The Buckhorn Bar & Grill at 531 West Water Street, right, stands on the site of the fourth mercantile building erected in Princeton shortly after it was founded. The saloon was named Buckhorn, or Buck Horn, even in its earliest days.

The Buckhorn bar building at 531 West Water Street was built in 1913 and replaced a wood frame building – the fourth store in Princeton – erected in 1850. It stands about in the middle of Water Lot 26.

Here is a history of the first twenty years of the property from the history of Princeton published in 1869 in the Princeton Republic: “In the spring of ’50, W. Seely and N.D. Hall (both died several years since), having taken up their abode in the new village, deemed it necessary for the well-being of the thriving and growing community to erect the fourth store in the line of mercantile progression, and immediately set to work, and in a few weeks finished the building now occupied by Demell & Harroun, south side Water Street. This firm soon opened up and continued in successful trade some two years, when Seely sold his interest in the establishment to Hall, who sometime afterwards took as partner E.B. Simpson. In about a year after this partnership was formed, Hall bought out Simpson and ‘did business on his own hook’ some years, when his youngest brother, Eliakim, succeeded to the business. This building was next occupied by Demell & Harroun about two years, doing a general grocery trade. They sold their stock last summer and closed out. Most of the time since, Frank Holloway has been located in the building, engaged in the harness business.”

The document trail at the county register of deeds office for the property leads from Henry Treat, who purchased all the land in Princeton’s original plat from  the U.S. government in 1849, to Charles Stacy (Deeds, Volume C, Page 267) in April 1850, to Noah Hall in May 1850 (Deeds, Volume C, Page 276), to John Seeley in May 1851 (Deeds, Volume D, Page 348), back to Hall (Deeds, Volume K, Page 453), to John H. Stimson for $500 in September 1857 (Deeds, Volume P, Page 36), and back to Hall (Deeds, Volume 30, Page 99).

Wm. Magill operated a harness shop on the property after the Civil War. When he moved to Clark County, Iowa, in 1868, he sold his harness shop to Frank Holloway.

Princeton Republic, Sept. 14, 1868 – “Mr. Magill has sold his harness shop to Frank Holloway, who has moved across the street into the building lately occupied by Demell & Harroune.”

Princeton Republic, Dec. 11, 1869 – “One of the busiest places in town is Frank Holloway’s harness shop.”

Holloway moved to the 400 block of Water in 1870.

Meanwhile, from Hall’s heirs the property at 531 West Water passed through the hands of Joseph Trochinsky to Frederick Menge ($930, Deeds, Volume 37, Page 274), who sold to August Heuer ($1,300, Deeds, Volume 37, Page 275), who sold a share to Michael Berger in October 1877 (Deeds, Volume 37, Page 464).

Princeton Republic, Oct. 19, 1882 – “A new foundation, new front and other improvements are being added to Mike Berger’s building.”

Berger, who worked as both constable and street commissioner and was active in the fire department, held the liquor license in 1884 but apparently tried something new in 1887.

Princeton Republic, Oct. 19, 1882 – “A new foundation, new front and other improvements are being added to Mike Berger’s building.”

When the Menge-Berger property was sold at auction in July 1889, F.T. Yahr submitted the winning bid of $1,203.50 (Deeds, Volume 4, Page 365).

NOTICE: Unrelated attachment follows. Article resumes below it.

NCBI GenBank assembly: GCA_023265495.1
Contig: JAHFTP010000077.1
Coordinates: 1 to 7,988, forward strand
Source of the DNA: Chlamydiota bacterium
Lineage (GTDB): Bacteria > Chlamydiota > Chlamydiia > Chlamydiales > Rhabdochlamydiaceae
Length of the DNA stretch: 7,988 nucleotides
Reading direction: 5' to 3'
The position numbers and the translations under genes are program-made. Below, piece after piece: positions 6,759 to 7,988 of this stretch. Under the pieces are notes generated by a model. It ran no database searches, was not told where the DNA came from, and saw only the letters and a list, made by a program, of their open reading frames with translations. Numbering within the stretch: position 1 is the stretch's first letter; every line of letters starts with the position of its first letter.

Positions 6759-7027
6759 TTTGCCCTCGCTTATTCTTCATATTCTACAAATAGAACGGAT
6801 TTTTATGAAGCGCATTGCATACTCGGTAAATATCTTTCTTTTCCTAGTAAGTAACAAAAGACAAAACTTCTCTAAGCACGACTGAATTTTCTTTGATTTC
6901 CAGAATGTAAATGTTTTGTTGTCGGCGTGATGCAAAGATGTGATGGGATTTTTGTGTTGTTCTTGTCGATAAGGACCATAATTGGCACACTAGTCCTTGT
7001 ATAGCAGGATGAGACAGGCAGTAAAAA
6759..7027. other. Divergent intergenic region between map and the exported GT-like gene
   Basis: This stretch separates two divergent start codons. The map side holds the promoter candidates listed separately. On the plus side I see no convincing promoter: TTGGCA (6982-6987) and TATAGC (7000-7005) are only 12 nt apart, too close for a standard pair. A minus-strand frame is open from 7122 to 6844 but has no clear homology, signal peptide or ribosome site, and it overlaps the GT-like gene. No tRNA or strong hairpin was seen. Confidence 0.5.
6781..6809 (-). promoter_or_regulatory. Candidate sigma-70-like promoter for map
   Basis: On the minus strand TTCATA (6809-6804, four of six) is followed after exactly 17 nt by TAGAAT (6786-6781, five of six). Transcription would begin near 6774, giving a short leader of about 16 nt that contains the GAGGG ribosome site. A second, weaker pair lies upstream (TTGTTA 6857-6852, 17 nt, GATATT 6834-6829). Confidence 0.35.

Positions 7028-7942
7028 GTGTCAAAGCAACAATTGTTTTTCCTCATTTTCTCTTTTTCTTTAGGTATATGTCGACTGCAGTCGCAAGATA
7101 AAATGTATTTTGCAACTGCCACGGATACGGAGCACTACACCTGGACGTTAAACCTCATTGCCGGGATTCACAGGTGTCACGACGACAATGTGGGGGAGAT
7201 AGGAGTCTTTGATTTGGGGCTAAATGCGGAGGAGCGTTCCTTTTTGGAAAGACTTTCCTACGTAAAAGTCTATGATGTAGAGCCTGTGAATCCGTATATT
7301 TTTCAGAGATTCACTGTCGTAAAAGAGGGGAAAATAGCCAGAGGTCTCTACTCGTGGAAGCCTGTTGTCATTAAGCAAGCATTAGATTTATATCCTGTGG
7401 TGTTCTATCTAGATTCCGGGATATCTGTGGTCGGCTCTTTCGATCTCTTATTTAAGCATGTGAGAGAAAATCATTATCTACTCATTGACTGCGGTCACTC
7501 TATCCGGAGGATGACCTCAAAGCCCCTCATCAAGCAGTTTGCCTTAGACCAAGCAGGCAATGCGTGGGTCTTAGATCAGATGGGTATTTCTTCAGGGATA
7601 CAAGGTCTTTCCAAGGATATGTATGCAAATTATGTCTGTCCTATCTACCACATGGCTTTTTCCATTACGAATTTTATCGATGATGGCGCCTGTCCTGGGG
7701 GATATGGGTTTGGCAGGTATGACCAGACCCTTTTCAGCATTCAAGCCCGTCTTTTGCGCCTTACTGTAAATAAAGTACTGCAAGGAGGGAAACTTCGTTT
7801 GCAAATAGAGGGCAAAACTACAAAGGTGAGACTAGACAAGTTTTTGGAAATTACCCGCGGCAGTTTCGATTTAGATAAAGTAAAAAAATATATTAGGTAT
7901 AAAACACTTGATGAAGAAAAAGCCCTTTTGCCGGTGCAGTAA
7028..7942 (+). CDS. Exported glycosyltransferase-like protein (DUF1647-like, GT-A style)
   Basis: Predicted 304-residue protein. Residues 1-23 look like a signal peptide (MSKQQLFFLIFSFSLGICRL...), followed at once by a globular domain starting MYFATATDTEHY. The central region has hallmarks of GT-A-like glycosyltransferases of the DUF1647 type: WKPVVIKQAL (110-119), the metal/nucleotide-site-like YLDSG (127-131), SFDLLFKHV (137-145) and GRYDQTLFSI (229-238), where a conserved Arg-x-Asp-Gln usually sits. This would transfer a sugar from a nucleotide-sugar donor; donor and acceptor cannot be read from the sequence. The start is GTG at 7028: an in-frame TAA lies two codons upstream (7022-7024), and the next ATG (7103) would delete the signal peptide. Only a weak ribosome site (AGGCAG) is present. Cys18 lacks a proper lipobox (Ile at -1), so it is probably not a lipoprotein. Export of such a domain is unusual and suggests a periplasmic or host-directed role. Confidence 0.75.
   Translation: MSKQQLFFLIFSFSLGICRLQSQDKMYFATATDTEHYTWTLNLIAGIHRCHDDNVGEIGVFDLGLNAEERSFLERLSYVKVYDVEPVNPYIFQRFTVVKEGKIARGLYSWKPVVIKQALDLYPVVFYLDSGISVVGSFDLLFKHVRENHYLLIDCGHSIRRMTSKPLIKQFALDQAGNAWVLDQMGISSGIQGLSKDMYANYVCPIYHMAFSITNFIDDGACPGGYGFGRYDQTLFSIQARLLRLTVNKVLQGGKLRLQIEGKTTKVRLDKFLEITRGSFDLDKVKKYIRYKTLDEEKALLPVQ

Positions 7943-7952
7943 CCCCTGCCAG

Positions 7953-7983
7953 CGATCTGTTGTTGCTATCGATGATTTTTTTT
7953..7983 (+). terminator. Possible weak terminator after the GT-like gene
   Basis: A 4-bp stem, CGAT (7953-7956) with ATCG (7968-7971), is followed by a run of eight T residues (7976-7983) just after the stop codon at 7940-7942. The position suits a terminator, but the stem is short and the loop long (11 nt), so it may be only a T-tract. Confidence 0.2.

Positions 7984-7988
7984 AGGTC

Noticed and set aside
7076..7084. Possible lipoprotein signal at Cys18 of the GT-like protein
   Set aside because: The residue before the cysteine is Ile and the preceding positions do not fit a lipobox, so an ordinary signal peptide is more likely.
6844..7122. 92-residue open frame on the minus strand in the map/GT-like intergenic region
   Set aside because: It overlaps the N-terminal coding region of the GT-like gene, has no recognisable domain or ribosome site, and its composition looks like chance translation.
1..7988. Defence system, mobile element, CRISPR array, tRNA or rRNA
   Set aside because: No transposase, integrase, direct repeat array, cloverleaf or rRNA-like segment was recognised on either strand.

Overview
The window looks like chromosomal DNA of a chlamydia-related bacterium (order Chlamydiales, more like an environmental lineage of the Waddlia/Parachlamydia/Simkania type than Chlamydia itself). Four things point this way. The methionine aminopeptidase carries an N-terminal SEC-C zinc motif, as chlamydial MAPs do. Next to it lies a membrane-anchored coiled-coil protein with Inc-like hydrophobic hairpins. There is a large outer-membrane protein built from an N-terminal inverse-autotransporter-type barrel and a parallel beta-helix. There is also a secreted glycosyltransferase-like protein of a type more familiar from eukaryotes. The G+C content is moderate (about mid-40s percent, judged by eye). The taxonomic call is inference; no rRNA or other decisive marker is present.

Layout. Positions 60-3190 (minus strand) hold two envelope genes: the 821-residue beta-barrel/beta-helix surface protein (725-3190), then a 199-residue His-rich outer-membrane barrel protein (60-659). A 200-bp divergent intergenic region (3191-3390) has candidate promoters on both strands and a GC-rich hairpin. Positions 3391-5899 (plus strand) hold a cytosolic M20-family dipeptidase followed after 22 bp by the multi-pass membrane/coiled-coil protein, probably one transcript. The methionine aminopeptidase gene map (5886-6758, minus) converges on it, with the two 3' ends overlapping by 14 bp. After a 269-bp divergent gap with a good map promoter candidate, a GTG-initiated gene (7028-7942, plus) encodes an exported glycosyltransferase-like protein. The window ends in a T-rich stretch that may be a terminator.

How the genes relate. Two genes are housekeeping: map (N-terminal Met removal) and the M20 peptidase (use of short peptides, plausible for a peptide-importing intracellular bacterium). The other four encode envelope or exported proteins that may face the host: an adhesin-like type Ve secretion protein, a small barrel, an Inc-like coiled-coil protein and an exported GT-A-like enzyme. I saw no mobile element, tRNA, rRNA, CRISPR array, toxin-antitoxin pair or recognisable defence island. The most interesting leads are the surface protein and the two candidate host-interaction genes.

Built in 1850, the Buckhorn bar is the fifth building from the left in my favorite photo of Old Princeton, circa 1874. It was replaced with a concrete block building in 1913.

Yahr sold the property to William Knobloch for $1,600 in spring 1891 (Deeds, Volume 49, Page 293).

Princeton Republic, Feb. 5, 1891 – “We understand Hon. F.T. Yahr has sold the lot west of the bank, on which stands the Buckhorn building, to Wm. Knobloch, who will start a saloon there.”

Princeton Republic, April 23, 1891 – “Knobloch is about opening a saloon in the Buckhorn building.”

Following Knobloch’s divorce, the property was sold to Henry Falbe for $1,000 in January 1892. (Deeds, Volume 49, Page 616)

Princeton Republic, Feb. 18, 1897 – “Wm. Knobloch died last Thursday afternoon. Some two months ago Mr. Knobloch fell from the top of a pair of stairs in the rear of John Hennig’s bakery and was terribly injured. His spine was badly hurt, and from that hour he has lain utterly helpless, unable to move. Death ended his sufferings at the date noted above. He was 54 years of age.”

Falbe sold the saloon for $2,300 to Louis Mosolf in April 1900. The village board transferred the saloon license from Mosolf to August Schiefelbein in May 1903.

In April 1910, August Schiefelbein placed an ad in the Republic offering to sell or trade his saloon property immediate west of the Princeton State Bank.

Princeton Republic, July 6, 1911 – “The firm of Kinas and Zelinski who have been doing business in the old stand of Aug. Schiefelbein, known as the Buck Horn, have dissolved partnership. Mr. Zelinski retiring from that business. Emil Klawitter who has conducted a successful saloon business at lower Water Street has disposed of same and joined in partnership with Mr. Kinas at the Buck Horn.”

Ripon brewer John Haas purchased the building in 1911, and contractor Bert Shew replaced the old Buckhorn building, built in 1850, with a two-story concrete block building for Haas in 1913. Haas also purchased the Princeton brewery in 1913-1914 and offered Haas Beer in kegs and bottles. He passed away in December 1918 of Spanish influenza after contracting the disease while on a business trip to Chicago.

The Buckhorn, circa 1915, with the Princeton Republic newspaper office on the second floor.

The Buckhorn, like many saloons, became a soft drink parlor during prohibition.

Princeton Republic, June 25, 1925 – “Albert Kinas who has held possession of the lower story of the Buckhorn building and conducted a soft drink parlor for the past number of years, has given up his lease, and F.C. Breivogel, landlord of the American House, has gained possession of the above-named building and will take over by July 1.”

Princeton Republic, Jan. 19, 1928 – “In a deal recently transacted between Irwin Schultz and Percy Berndt the latter takes over the soft drink parlor of the former located in the Buckhorn building. Mr. Berndt who comes here from Ripon will take possession in the very near future.”